Dear Home Ec 101,
I lost my job due to downsizing. The economy is so bad that I had a hard time finding a new job, and when I finally did find a new job, it was with less pay and fewer benefits. I’ve run up my credit cards and I owe a fortune. I cannot continue this way. Please help me learn to live on less.
Dawn in Detroit
This is a fake, made up letter. Nobody sent this to us. However, it is the reality so many of my friends, family, and acquaintances that are living both here in Tennessee and all over the country. Even in cases where people have not lost jobs, prices have gone up, wages have generally stayed the same. The American dollar is worth less than the Canadian dollar. People in the middle class and poorer are being hit very hard.
So, since many of us are having to learn to live with less, I’m going to run a series this month on how to live on less. You may be surprised at how easy it actually can be to adjust to living on less money than you are used to. Today’s lesson: find the joy in doing for yourself.
When you have more discretionary spending, it’s easy to start relying on conveniences that cost a very small amount of money. For example,washing your own car. For $5, you can run the car through an automatic car wash. It takes just a few minutes to run it through the automatic car wash, and you don’t have to get wet in the process. But if you’re washing your car for $5 once a month, you’re spending $60 in a year on car washes. That might not sound like a lot, but when you take all these different little expenses like the car wash, it adds up to a lot of money.
Washing the car yourself can be a lot of fun, especially if you add kids and a dog. The kids and dog are optional, but I like to wash my dog at the same time I’m washing my car (making sure to use baby shampoo on the dog, and car wash solution on the car, natch), which is a time saver as well. Now, during the winter, I hate to get out in the cold and hose off the car, but when you get a bunch of salt and grime on your car in the winter, that’s one of the most important times to wash your car. So I look for specials at the local car wash.
Often, you can find really good coupons for the local car wash in the winter. One that is local to me sends out coupons to get wash, wax, vacuuming, windows, everything for $6. This is one of those times when $6 is definitely worth the tradeoff in time and freezing my butt off.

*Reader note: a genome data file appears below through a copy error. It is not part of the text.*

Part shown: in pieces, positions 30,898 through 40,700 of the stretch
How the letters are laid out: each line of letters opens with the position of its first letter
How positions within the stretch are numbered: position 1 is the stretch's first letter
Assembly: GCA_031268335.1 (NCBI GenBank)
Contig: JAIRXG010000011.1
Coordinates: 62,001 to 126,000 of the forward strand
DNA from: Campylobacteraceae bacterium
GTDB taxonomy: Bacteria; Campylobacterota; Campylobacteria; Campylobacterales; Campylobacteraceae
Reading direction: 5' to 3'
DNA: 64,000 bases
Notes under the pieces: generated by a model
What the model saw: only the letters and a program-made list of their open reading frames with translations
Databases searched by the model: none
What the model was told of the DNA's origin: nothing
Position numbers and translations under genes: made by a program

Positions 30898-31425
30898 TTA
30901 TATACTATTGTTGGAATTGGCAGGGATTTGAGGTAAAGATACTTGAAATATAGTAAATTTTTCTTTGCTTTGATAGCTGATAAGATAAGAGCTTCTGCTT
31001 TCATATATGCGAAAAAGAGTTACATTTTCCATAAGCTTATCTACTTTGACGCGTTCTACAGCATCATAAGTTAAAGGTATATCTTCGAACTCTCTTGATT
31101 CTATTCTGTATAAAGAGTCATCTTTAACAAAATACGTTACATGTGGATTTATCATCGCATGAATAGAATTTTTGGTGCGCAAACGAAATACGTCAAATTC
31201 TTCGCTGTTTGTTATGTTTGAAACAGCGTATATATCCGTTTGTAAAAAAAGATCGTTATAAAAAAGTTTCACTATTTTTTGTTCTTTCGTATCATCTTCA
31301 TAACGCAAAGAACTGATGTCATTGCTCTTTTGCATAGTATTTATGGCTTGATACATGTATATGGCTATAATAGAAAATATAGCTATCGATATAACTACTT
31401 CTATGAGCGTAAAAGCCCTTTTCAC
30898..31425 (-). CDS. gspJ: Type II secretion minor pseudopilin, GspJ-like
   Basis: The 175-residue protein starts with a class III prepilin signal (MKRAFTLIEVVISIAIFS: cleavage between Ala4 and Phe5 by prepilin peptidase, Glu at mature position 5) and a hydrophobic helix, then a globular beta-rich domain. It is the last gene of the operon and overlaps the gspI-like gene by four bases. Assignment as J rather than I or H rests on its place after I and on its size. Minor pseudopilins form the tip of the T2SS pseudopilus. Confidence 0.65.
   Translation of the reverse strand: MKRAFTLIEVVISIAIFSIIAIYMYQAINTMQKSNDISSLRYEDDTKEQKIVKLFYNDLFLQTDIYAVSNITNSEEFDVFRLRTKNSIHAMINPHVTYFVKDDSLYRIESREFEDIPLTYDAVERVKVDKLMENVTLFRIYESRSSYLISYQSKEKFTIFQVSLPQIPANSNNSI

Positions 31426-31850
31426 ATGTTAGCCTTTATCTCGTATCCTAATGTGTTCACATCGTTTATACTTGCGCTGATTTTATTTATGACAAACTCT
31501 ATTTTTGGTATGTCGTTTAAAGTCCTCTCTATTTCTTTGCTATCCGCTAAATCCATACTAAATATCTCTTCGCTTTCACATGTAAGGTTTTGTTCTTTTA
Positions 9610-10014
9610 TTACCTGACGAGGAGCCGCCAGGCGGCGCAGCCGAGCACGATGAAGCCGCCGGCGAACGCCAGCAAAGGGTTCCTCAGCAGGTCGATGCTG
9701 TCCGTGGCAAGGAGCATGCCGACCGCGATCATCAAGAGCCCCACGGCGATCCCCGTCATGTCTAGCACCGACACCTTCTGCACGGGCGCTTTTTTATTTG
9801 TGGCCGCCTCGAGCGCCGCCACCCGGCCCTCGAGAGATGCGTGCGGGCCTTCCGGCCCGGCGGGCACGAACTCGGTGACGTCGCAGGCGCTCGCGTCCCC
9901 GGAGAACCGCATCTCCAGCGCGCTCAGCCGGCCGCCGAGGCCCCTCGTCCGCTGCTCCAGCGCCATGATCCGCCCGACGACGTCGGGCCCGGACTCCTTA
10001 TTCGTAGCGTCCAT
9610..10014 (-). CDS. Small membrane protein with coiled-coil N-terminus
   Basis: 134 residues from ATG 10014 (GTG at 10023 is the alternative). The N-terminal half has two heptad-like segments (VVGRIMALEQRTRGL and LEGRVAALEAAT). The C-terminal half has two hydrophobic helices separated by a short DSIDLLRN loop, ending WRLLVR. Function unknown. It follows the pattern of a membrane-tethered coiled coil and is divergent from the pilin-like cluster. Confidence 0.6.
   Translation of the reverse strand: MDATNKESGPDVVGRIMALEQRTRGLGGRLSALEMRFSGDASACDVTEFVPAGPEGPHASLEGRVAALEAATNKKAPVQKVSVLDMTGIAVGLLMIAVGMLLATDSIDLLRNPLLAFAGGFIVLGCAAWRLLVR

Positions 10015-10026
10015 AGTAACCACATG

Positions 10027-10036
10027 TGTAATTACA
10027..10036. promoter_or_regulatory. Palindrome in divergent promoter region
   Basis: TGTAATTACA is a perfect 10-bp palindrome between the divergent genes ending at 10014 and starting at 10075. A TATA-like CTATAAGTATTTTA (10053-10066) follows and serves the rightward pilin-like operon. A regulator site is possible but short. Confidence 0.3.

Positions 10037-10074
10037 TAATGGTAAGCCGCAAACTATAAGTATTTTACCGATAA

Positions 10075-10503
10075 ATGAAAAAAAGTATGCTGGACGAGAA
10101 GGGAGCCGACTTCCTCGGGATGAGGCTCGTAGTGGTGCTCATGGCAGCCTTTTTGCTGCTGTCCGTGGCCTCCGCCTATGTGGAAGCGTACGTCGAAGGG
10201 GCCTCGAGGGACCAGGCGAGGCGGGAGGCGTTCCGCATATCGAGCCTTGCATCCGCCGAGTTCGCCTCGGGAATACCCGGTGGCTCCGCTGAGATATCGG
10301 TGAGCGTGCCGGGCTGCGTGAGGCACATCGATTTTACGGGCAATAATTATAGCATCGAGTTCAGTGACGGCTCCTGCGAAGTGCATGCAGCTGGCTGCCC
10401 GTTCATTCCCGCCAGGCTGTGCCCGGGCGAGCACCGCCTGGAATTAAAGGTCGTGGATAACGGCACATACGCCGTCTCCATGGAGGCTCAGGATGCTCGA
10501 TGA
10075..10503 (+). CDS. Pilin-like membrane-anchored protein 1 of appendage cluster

Sure, washing the car is kinda fun, but what about the things we really hate? Like, I hate cooking. This time last year I was making 3 times what I’m making now, so we went out to eat a lot more. I realized awhile back how much money I was still spending on going out to eat, even though the new, lesser paid budget didn’t really accommodate that much going out to eat. So we started eating in more often, and I grumbled about it. I really hate to cook.
I’ve gotten a much better attitude about it recently, however. One of the reasons I hate to cook so much is because I was never really properly taught to cook (mainly my own fault, don’t blame my mom on that). I got to thinking about that, and decided to start teaching my kids to cook. The 4 year old now washes and tears lettuce, measures things that are easy to measure, and helps with setting the table. My 7 year old fetches ingredients, reads the recipes, cuts things that are easy to cut (things you can cut with a butter knife), does a lot of the measuring, and does some of the microwaving. My 13 year old is learning everything- chopping, frying, baking, you name it. He can actually chop an onion better and faster than I can.
This is good on several levels. It makes me feel better about cooking, because it’s not so ponderous, I have 3 sous chefs to work with me. I also feel like I’m teaching my kids some important life skills that I didn’t learn until I was older. And, my oldest kid is now a good enough cook that if I just can’t bear the thought of cooking, instead of saying the heck with it and hitting a Mexican restaurant, I can now ask him really nicely to cook dinner, and he will.
So it is entirely possible to even find the joy in doing things you hate. You just have to look for the positives, instead of dreading the task.
For more reading on this subject, check out Meredith’s posts on cheerful frugality over at Frugal Hacks.